Brussels Griffon

INTRODUCTION

Originally bred to hunt and kill rats, this ancient Belgian stray is a distinctive and unusual breed of dog. Although the Griffon Bruxellois is small, it is not a spoiled dog. Affectionate and lively, their intelligence, sense of humor and air of self-importance keep them one step ahead of their people, who adore their puppies anyway. Although they are purebred dogs, it is possible to find them in shelters and rescues. Remember to adopt. Don’t go shopping if you want to take a dog home. Griffons adapt well to apartment living, but neighbors may not like this little watchdog’s tendency to raise alarm bells at any sign of what they think is trouble. These dogs also have quite a bit of energy for their size and need plenty of exercise and playtime. New parents expecting a docile lap dog may find that this puppy doesn’t sit still as long as they expected. But humans who can meet the breed’s needs and follow the training will be rewarded with a loving and loyal family member.

HIGHLIGHTS

Some Brussels Griffons can be gluttons, and some are picky eaters. It is best to measure their food and feed them regular meals, rather than leaving food out all the time. Griffons can be stubborn and difficult to housebreak, so be patient and consistent, and use a cage. They will bark enthusiastically at any sound, which makes them good watchdogs, but sometimes noisy housemates. It is recommended to teach your dog the “quiet” command. Griffons are sensitive dogs and, if treated roughly, can become fear biters, that is, dogs that bite out of fear rather than aggression. Griffons are difficult to raise. They often need caesarean sections, litters are usually small and puppy mortality is high. Griffons are not backyard dogs. Like other short-nosed dogs, they are vulnerable to heat shock, and their short hair makes them vulnerable to cold as well. They need to live indoors with the family. Demand for Griffon puppies increased after a Griffon dog was featured in the movie As Good As It Gets. With the rise of the puppy market came sloppy breeding. To get a healthy dog, never buy a puppy from an irresponsible breeder, puppy mill or pet store. Look for a reputable breeder who tests their breeding dogs to make sure they are free of genetic diseases that can be passed on to puppies and that they have a healthy temperament. Griffons can be shy or aggressive, especially if they come from low-quality breeders who do not test the parent dogs for temperament problems.

HISTORY

The origins of the Griffon Bruxellois go back to Belgium, where small, terrier-like dogs were bred to hunt and kill vermin in stables, especially those of horse-drawn taxis – the equivalent of today’s taxi – in the cities. The Griffon Bruxellois, as we know it today, was created from several breeds, such as the Affenpinscher, the Pug and the English Toy Spaniel. The Affenpinscher contributed the size and texture of the coat, while the influence of the Toy Spaniel is seen in the large, expressive eyes, rounded head and upturned jaw. The smooth-coated variety of the Griffon Bruxellois is influenced by the Pug. These crosses eventually created a small dog with great rat hunting skills and an almost human-like face: the Griffon Bruxellois or, as they are called in Europe, the Griffon Bruxellois. Over time, these cocky little dogs became popular as household pets for nobles and workers alike. In 1883, Belgian breeders created a breed standard – a written description of what the breed should look like – and began showing them at dog shows. Marie Henriette, Queen of Belgium and dog enthusiast, fell in love with the little Griffon Bruxellois and began to breed and promote it in Europe and abroad. In 1889, the Griffon Bruxellois Club was founded in Brussels, and the smooth-haired variety was named Griffon de Brabant. Both the wire-haired and smooth-haired Griffon Bruxellois were exported to England in the early 1890s. In 1898, the breed was admitted to the English Stud Book, and clubs were formed to develop the breed. The Griffon found its way to the United States around the same time. In 1899, the first Brussels Griffons were registered with the American Kennel Club and were exhibited at the Westminster Kennel Club dog show. The American Kennel Club officially recognised the breed in 1900. Griffon numbers dwindled during World War I and World War II, when breeding dogs – or even keeping a small dog as a pet – was a luxury few could afford. By the end of the Second World War, Brussels Griffons were almost extinct in their country of origin, Belgium, but remained in England, thanks to the efforts of English breeders. Griffons Bruxellois have remained a fairly rare breed, although they became fashionable for a time in the late 1950s, and again in the late 1990s, after a griffon eclipsed Jack Nicholson in the film As Good As It Gets.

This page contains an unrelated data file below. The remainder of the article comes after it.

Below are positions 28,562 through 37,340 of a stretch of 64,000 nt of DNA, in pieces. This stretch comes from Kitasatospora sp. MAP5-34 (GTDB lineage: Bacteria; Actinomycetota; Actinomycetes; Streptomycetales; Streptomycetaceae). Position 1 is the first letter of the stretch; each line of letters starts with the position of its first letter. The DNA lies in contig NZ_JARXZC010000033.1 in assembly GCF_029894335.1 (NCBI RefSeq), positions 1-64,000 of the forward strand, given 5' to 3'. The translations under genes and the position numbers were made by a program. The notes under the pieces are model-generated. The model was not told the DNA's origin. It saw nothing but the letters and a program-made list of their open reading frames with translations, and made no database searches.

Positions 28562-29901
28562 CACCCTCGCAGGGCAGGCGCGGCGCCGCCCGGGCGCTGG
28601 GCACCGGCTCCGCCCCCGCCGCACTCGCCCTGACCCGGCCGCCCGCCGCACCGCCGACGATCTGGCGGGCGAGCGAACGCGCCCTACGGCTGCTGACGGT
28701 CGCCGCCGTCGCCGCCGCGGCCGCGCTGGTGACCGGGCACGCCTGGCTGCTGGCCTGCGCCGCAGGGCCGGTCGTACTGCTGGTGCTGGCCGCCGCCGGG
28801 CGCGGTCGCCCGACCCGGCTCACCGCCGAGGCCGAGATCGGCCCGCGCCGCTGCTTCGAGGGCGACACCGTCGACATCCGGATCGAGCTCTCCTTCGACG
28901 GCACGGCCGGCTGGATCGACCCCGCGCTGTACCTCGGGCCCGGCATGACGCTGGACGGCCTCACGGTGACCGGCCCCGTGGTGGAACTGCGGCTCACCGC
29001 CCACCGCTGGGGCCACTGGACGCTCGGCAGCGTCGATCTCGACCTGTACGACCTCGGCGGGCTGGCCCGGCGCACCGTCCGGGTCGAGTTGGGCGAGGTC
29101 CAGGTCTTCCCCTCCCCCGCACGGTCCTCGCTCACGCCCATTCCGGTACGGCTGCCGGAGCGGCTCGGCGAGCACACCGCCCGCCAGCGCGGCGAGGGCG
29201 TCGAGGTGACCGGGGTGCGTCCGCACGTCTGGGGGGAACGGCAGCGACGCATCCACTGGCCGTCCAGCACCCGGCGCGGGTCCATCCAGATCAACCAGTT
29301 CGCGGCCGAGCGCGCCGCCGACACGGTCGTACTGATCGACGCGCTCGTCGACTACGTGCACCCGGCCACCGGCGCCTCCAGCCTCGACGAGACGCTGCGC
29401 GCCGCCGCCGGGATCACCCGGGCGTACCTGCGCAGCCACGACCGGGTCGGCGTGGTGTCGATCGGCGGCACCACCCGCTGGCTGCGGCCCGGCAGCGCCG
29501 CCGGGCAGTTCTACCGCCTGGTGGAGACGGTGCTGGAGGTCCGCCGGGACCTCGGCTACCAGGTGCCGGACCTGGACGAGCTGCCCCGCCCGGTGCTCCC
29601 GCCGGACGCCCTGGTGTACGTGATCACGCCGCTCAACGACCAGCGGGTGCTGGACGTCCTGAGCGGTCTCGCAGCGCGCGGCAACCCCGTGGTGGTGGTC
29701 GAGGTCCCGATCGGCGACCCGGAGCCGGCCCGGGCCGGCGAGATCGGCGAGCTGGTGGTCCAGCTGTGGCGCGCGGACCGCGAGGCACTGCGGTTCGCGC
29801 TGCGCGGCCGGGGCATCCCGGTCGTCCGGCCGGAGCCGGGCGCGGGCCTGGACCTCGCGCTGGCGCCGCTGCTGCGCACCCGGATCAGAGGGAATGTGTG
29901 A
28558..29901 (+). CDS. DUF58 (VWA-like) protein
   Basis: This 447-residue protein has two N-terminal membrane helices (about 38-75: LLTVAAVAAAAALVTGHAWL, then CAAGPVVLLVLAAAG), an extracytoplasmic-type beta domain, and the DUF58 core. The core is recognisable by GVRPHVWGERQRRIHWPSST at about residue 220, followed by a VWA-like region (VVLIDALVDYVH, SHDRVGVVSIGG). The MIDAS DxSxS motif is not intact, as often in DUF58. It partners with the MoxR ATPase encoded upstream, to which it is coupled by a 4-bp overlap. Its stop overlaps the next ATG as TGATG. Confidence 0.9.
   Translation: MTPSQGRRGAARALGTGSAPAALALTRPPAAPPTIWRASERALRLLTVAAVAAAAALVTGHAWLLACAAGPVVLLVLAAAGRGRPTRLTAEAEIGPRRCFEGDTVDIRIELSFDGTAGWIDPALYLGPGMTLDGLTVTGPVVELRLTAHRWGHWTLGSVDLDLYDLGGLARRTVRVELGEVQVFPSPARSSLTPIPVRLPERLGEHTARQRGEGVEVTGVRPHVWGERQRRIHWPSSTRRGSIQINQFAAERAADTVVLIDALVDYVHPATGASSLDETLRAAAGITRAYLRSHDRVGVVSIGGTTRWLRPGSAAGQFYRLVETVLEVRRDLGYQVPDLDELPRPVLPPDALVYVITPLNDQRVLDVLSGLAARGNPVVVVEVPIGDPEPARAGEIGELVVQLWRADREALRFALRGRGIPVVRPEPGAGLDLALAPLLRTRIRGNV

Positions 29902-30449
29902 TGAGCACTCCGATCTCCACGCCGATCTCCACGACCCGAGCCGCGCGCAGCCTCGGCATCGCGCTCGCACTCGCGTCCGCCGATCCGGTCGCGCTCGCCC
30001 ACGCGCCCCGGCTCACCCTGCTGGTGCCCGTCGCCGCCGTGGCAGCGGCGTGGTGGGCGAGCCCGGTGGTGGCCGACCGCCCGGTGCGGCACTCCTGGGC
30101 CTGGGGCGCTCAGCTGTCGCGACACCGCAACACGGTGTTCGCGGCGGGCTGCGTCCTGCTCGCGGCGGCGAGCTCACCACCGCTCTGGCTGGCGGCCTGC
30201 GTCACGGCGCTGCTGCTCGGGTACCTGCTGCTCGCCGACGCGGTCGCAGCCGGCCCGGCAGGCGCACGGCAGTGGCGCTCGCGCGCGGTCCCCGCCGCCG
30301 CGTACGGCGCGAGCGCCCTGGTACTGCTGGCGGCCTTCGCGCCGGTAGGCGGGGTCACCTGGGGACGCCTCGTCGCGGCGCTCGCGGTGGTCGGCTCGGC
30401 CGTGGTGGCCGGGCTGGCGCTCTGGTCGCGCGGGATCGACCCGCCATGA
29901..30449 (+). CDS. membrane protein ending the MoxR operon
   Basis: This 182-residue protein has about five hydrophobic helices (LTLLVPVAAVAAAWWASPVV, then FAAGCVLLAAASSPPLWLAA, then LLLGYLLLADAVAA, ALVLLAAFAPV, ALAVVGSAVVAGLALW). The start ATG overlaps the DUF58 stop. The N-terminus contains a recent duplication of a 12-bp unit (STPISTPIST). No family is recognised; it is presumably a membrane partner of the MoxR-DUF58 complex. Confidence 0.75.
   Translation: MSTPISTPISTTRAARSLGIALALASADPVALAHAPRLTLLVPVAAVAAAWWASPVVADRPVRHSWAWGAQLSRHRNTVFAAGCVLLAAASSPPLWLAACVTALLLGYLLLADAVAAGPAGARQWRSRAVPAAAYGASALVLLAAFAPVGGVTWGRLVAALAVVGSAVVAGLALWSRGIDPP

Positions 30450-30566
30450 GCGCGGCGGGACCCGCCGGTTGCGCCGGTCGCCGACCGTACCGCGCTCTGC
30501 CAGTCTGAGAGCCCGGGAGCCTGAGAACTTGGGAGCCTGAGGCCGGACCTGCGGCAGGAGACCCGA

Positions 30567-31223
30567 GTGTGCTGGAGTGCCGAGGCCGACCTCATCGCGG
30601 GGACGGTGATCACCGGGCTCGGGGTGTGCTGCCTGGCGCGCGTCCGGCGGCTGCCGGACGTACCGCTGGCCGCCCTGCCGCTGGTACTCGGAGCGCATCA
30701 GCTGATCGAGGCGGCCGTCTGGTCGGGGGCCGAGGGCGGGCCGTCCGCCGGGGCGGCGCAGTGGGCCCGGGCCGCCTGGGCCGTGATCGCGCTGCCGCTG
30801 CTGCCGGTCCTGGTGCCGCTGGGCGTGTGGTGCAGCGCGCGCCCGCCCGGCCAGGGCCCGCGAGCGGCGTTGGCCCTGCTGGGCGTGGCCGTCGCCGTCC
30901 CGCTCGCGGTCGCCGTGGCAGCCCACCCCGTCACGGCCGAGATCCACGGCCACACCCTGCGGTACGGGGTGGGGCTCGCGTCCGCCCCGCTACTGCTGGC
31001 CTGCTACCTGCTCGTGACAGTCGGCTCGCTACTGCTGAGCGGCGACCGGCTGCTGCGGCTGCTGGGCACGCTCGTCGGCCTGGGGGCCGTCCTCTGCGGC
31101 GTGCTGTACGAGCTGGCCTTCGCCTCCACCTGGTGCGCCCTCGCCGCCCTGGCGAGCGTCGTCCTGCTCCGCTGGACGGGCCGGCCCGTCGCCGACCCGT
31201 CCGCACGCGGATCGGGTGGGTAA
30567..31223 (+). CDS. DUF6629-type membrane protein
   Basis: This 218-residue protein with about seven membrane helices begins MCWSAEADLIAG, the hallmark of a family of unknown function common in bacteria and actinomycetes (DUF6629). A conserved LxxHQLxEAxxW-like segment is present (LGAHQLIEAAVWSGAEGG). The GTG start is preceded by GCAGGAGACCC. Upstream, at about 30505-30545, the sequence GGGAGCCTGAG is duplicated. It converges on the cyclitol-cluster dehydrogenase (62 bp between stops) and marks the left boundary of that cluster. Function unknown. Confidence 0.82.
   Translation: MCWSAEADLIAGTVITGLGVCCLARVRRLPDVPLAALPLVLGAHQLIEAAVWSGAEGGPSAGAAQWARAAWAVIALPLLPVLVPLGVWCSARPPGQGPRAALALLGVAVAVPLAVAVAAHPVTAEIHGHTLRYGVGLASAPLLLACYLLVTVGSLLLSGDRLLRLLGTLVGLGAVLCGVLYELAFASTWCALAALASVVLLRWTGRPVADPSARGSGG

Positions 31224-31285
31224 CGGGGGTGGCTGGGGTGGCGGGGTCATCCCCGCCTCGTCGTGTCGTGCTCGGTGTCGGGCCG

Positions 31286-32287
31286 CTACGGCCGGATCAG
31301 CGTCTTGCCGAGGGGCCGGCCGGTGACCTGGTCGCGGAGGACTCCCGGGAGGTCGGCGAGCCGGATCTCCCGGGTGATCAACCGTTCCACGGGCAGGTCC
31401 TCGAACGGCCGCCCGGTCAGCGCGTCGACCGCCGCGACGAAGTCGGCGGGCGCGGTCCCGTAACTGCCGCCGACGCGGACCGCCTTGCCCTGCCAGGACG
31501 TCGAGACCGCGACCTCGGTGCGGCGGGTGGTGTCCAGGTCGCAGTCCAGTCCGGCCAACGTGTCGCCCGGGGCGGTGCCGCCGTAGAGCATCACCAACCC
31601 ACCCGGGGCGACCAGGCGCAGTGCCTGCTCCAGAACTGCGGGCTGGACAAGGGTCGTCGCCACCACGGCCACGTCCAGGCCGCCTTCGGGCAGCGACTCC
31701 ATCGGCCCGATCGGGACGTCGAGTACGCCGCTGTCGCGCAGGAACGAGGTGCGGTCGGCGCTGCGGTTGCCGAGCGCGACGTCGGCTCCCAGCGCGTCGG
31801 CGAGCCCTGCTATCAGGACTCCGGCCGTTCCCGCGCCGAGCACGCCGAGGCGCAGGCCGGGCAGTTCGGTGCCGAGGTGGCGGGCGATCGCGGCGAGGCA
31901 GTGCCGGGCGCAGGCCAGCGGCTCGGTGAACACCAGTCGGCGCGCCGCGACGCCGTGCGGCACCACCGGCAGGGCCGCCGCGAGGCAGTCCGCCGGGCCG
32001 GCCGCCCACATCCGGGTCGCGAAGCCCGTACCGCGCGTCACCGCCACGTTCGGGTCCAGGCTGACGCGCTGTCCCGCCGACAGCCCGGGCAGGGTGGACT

Breed Characteristics:
Adaptability:
3/5
All Around Friendliness:
4/5
Health And Grooming Needs:
3/5
Trainability:
3/5
Physical Needs:
4/5
Vital Stats:
Dog Breed Group: Companion Dogs
Height: 7 to 8 inches tall at the shoulder
Weight: 7 to 12 pounds
Life Span: 12 to 15 years

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